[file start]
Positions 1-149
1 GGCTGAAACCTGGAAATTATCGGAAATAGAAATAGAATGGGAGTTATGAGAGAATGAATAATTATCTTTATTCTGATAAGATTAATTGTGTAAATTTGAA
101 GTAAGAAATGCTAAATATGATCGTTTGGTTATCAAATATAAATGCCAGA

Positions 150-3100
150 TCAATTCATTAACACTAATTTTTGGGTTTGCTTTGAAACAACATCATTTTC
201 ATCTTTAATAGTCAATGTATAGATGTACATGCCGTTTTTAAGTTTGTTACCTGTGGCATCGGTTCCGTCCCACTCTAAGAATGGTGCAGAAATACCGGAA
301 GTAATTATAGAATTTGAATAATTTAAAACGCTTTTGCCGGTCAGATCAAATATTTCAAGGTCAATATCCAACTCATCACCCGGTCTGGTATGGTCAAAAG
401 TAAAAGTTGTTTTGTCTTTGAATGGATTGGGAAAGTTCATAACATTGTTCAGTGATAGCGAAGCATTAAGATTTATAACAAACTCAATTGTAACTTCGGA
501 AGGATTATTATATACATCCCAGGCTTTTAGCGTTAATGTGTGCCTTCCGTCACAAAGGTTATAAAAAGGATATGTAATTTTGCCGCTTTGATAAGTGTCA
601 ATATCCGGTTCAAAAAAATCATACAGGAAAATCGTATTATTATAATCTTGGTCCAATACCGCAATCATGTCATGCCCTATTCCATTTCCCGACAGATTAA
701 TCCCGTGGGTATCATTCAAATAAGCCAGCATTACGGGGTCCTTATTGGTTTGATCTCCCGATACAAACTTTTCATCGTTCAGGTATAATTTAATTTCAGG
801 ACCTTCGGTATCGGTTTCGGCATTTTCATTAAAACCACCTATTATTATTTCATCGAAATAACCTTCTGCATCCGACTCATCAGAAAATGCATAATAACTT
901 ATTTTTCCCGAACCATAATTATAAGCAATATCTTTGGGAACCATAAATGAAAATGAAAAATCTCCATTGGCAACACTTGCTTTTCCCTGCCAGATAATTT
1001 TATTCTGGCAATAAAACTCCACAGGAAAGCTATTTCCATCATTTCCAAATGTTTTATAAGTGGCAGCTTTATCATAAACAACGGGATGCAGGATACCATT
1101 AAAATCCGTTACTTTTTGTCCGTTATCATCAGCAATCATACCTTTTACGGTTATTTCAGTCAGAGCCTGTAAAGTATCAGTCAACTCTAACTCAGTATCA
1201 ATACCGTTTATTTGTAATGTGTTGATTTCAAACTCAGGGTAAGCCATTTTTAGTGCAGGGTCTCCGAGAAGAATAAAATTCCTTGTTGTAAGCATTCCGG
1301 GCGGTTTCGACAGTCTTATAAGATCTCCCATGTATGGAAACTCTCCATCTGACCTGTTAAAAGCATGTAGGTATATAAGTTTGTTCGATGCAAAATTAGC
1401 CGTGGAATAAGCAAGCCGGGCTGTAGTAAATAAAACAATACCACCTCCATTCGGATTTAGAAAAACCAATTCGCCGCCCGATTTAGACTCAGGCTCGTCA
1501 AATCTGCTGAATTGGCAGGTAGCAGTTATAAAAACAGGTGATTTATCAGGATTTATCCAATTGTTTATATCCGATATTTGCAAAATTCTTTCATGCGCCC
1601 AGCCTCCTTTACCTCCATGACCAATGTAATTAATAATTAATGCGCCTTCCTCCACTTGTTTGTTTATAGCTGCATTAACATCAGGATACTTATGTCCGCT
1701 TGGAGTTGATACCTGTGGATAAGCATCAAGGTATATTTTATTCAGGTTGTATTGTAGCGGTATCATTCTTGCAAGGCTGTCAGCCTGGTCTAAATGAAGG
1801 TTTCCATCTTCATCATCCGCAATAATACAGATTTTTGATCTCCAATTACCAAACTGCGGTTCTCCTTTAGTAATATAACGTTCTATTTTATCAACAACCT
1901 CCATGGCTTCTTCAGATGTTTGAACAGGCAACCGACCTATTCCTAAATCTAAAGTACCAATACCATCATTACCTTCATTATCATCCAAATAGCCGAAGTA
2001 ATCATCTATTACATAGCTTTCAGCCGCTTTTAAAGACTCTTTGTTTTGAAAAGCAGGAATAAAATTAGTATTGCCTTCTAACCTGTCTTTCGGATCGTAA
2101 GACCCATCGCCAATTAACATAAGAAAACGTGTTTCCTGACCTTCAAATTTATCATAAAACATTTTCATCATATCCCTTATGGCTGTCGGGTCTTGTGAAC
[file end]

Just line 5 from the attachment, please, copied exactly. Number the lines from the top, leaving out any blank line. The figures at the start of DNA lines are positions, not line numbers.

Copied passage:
150 TCAATTCATTAACACTAATTTTTGGGTTTGCTTTGAAACAACATCATTTTC